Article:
Post script: I purchased a Blueridge mini-split system from Alpine Home Products online and it has been working beautifully now for two weeks. Online and phone-based customer support has been great and I highly recommend Alpine.Also, special thanks to my bro-in-law, Jeff, who assisted me one day with some of the heavy lifting and those tasks made easier with two people.
I had a little (as in way too much) spare time and decided to paint and install a couple navigation lights. No, I’m not going anywhere and the only thing I need to navigate these days is my Netflix menu, but they look cool, no?
Also, C and I have been working on landscaping, slowly adding color and variety to our place of refuge.
When Sparta was built in 1957, there probably wasn’t a lot of thought given to where the T.V. should go. There are so many windows and mirrors that much of the wall space is taken. Add to that Cristina’s artwork and even a flat screen, L.E.D. unit is a challenge to situate. Furthermore, as I set about recreating this trailer, I wasn’t thinking about television and how it should fit into my romanticized, spartan (pun intended) lifestyle.
Soon after moving in the debate began. I wanted the big 40-incher (otherwise I can barely read the subtitles) and Cristina preferred the less dominant 2-footer.
There was also the issue of location. I wanted to view in the Observation Lounge and Cristina lobbied for the bedroom. But there is no freakin’ way to put a large screen in the boudoir. So what to do. That’s when I got to thinking about projection. Like everything else these days, miniturization has arrived in projectors and screens have always been collapsible. BINGO!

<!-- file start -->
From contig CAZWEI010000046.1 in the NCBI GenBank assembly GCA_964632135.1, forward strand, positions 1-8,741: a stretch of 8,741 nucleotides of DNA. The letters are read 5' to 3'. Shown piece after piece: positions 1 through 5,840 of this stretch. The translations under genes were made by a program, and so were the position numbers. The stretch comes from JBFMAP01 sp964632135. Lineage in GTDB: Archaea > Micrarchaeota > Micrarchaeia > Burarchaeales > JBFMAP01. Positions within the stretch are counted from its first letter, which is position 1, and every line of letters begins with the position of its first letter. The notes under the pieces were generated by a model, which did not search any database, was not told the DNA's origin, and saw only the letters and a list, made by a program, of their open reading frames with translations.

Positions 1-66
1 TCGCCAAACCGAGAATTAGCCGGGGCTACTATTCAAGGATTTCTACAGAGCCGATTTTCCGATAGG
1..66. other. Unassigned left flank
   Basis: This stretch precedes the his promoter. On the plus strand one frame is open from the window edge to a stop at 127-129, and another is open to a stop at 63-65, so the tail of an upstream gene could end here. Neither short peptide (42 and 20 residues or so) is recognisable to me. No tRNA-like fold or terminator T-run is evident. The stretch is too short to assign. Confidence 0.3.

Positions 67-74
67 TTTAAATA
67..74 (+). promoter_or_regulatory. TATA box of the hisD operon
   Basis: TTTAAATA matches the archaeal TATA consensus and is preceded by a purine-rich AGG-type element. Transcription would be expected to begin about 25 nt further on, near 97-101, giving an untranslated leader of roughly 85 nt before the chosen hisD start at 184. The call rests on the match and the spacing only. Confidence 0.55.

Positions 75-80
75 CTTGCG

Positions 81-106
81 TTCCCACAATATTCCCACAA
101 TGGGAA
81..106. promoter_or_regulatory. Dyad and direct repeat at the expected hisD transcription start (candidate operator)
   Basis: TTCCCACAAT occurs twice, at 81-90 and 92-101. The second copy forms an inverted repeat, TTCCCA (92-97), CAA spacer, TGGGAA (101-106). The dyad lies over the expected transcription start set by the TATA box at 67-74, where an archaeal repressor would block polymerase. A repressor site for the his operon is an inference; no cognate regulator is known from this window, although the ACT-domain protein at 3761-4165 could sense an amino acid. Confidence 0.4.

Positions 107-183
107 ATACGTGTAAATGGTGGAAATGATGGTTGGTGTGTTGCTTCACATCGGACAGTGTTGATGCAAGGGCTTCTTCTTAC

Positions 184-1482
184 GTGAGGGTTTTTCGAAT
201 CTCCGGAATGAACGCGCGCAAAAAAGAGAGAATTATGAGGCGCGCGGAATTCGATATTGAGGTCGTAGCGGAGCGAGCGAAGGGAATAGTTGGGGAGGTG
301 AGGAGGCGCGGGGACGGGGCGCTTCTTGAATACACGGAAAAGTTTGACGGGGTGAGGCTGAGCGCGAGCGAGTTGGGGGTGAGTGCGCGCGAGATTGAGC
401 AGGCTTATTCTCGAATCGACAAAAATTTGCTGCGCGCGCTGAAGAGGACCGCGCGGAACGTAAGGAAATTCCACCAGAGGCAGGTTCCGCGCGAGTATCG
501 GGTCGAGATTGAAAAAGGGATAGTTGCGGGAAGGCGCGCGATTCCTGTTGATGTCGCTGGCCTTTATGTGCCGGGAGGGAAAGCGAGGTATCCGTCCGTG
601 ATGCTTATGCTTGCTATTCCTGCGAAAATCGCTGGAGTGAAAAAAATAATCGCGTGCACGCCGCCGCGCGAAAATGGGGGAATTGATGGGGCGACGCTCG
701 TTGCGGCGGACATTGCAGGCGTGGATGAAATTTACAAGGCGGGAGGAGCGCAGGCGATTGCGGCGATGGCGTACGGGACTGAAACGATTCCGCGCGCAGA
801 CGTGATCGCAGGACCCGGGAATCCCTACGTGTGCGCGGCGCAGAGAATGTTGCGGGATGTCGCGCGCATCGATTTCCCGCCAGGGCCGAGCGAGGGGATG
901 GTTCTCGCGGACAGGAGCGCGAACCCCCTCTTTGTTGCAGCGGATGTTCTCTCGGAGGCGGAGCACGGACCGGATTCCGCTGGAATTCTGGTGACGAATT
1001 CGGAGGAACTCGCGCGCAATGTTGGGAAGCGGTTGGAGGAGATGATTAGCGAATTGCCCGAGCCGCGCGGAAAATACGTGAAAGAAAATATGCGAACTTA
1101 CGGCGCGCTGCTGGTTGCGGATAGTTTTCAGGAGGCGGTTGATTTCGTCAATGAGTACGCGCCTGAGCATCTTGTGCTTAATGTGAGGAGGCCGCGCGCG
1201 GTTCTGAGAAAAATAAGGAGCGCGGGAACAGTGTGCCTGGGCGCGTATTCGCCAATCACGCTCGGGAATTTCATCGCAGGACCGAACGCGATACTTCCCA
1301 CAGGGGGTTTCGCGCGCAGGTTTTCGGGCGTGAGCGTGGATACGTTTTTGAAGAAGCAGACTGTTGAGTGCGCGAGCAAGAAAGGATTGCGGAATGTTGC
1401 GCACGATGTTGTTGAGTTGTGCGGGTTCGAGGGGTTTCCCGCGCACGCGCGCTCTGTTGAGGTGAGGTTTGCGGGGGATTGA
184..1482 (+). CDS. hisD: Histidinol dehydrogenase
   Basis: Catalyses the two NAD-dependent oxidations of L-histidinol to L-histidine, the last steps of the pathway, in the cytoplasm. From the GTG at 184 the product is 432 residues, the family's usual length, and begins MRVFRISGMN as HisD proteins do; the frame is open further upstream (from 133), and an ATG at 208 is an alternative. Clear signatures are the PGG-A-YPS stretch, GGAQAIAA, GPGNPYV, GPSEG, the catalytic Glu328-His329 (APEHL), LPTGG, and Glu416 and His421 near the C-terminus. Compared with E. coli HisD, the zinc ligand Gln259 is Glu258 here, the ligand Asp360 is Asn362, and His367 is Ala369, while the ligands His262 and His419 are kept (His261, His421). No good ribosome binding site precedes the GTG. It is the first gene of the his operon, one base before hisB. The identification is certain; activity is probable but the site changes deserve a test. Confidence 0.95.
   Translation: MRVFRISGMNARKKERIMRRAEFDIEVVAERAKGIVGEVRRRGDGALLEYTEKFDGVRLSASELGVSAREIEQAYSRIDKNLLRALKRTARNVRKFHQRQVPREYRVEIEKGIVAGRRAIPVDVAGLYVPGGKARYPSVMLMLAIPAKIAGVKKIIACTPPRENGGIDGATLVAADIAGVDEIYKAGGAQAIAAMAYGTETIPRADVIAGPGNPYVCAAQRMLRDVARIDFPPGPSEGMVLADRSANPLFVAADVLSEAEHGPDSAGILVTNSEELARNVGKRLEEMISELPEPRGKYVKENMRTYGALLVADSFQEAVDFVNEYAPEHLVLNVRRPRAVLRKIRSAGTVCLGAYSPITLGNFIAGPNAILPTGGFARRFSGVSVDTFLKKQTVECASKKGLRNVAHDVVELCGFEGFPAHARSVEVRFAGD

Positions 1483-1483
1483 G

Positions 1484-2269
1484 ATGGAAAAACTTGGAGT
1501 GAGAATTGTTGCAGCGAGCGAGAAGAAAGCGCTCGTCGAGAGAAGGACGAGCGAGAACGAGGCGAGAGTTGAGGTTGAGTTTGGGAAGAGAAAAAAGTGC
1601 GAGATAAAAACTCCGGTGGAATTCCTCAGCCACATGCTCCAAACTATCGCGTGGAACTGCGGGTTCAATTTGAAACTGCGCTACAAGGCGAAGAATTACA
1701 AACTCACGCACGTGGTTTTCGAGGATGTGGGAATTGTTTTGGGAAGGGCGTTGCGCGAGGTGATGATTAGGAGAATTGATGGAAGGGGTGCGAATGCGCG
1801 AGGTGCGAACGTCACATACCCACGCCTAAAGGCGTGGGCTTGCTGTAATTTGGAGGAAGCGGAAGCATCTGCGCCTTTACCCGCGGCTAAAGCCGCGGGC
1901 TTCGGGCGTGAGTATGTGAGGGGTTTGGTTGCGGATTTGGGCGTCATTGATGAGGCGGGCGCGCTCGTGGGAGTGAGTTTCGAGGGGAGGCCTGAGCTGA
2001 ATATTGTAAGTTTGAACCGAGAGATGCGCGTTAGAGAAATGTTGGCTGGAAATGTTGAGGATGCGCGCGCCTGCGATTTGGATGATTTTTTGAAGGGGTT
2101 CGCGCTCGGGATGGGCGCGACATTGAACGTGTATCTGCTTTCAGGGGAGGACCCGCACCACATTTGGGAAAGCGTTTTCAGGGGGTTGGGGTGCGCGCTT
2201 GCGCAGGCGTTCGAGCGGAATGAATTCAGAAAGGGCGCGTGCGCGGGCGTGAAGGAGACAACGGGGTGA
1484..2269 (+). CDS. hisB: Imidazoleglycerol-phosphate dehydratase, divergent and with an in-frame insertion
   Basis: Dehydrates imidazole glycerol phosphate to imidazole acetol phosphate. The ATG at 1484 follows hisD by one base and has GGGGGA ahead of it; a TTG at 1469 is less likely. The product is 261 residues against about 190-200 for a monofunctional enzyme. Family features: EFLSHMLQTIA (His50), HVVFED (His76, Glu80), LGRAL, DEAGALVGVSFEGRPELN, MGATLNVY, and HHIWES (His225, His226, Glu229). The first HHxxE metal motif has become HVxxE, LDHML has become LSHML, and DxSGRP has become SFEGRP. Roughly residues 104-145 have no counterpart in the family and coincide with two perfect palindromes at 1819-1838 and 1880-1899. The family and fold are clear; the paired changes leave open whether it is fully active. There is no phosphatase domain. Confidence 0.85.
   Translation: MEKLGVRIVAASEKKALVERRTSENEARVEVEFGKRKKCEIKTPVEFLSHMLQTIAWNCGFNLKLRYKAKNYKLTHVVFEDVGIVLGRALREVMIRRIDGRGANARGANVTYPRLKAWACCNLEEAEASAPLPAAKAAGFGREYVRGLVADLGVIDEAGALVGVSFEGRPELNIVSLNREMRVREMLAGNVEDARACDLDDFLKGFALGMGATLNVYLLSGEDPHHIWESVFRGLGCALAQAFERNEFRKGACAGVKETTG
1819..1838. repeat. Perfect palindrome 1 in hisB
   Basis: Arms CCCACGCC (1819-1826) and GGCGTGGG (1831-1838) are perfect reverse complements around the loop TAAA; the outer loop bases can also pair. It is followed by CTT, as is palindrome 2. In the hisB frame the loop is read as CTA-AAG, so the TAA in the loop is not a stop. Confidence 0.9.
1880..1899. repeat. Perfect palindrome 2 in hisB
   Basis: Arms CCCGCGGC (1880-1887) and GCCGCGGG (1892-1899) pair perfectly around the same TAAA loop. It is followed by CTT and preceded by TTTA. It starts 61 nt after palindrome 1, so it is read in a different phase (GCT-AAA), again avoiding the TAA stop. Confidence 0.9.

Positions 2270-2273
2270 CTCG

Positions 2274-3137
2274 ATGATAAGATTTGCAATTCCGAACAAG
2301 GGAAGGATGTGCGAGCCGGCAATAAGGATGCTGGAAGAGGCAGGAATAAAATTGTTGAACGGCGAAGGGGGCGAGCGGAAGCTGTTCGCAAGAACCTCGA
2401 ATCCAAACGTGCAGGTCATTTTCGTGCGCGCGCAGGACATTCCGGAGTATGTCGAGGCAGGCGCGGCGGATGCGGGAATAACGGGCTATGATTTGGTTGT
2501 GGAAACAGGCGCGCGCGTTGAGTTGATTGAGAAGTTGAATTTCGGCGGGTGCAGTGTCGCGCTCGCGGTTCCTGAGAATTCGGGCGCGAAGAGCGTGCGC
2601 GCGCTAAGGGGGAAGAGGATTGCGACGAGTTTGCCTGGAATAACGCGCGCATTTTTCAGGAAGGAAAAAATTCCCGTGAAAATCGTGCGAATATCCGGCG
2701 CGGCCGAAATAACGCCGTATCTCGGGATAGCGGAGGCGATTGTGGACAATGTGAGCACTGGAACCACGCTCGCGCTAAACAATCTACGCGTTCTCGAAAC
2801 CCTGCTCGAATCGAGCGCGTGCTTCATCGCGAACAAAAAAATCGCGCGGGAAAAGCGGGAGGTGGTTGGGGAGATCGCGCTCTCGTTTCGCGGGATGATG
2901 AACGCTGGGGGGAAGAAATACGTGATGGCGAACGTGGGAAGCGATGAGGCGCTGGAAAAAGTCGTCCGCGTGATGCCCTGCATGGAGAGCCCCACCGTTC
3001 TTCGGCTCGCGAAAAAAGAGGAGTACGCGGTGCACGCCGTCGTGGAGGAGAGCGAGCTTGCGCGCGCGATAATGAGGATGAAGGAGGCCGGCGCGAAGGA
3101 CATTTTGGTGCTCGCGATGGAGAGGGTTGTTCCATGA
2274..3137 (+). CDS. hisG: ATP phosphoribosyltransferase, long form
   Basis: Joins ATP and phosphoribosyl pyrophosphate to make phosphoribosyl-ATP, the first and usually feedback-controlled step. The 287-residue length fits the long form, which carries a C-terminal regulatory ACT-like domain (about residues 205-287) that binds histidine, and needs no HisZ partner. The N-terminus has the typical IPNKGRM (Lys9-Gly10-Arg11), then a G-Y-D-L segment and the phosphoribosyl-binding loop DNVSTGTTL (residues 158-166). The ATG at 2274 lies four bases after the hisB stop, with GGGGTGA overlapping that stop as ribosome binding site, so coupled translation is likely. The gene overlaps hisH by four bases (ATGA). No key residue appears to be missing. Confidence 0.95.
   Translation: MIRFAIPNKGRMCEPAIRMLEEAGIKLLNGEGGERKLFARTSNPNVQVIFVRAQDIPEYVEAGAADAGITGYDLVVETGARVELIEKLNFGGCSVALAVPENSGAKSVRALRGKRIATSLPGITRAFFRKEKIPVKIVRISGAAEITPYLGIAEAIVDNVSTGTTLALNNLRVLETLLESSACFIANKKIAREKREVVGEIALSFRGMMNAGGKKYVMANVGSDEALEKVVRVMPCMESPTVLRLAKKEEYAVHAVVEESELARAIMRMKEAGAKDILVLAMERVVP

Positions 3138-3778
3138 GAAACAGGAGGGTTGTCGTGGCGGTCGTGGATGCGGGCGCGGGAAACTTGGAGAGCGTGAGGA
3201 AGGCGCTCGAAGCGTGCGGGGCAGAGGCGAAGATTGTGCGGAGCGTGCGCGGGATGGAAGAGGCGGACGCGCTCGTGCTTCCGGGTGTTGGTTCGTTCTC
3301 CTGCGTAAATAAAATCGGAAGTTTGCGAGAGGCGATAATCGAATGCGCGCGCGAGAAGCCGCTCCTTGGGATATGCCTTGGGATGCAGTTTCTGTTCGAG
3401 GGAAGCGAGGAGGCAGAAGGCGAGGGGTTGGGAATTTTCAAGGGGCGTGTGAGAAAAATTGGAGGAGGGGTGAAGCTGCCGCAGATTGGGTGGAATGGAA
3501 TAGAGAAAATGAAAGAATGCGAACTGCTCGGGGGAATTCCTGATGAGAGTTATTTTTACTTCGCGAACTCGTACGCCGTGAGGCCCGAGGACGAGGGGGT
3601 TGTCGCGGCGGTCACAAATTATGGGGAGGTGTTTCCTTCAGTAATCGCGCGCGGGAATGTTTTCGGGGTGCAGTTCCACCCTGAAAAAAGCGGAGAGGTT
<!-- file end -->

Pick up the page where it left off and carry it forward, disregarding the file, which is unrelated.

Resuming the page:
Granted, this arrangement only works well in the dark, but it’s usually late by the time we get around to watching Netflix. For TV news, the little LED is our living room compromise.
A domestic crisis averted thanks to the wonder of technology.
You may recall that our first heat-wave in early June necessitated a quick installation of my 12v ceiling vent fan. Without taking the time to do a proper install it looked tacky.
Furthermore, the unit was noisy, having been designed to supplement a car’s radiator cooling where engine noise was presumed to drown out its racket. So I bought what’s called a potentiometer – a fancy word for a controller that adjusts current and therefore fan speed. I also bought a reverse polarity switch so that when needed I could change the fan’s direction, bringing air in, not pushing it out.
After several attempts, I could not get the reverse polarity switch to work. I kept blowing fuses. So I abandon that effort, settling for variable speed – a good solution for now.
I also built a crude birch wood grate to give a more decorative touch to the whole thing. Have a look:
So with my catering business back on ice, I can devote more time to improvements on Sparta. The original trailer came with a headboard – really just a birch frame with a thin piece of padded vinyl in it. We decided on an upgrade. Cristina picked out a nice fabric tying into our burnt-orange theme and I ordered some foam and assembly was easy.
Meanwhile, my daughter delivered a custom-made table top utilizing exotic woods from around the world. Beautiful! I ordered a basic pedestal from Webstaurant Store and assembly was a snap.
The above title is misleading. No, we didn’t get married. It’s my feeble attempt at irony. Our first two months on this hilltop have been no honeymoon and, please, this is no knock on Cristina. It’s about the inevitable disconnect between one’s idealized vision of a simpler life (pick one: downsizing, back to nature, reducing one’s carbon footprint, etc.) and the reality of it. Admittedly, this experiment has been undermined by Covid-19. The pandemic has eliminated so many diversions that would have made the past 60 days more agreeable. Can’t go to the gym. Can’t work. Can’t travel. Can’t go to the air-conditioned library. Can’t relax by the pool. OK, you get it. But there are many things about tiny house living that take some getting used to, pandemic or no. Let’s talk about a few for the benefit of anyone contemplating such a lifestyle change:
Poop/pee – This composting toilet has been great. It works as advertized. What doesn’t are those perched upon it. I am having to empty this contraption twice as frequently as promised in the literature for a typical couple. Living proof that I, at least, am full of it.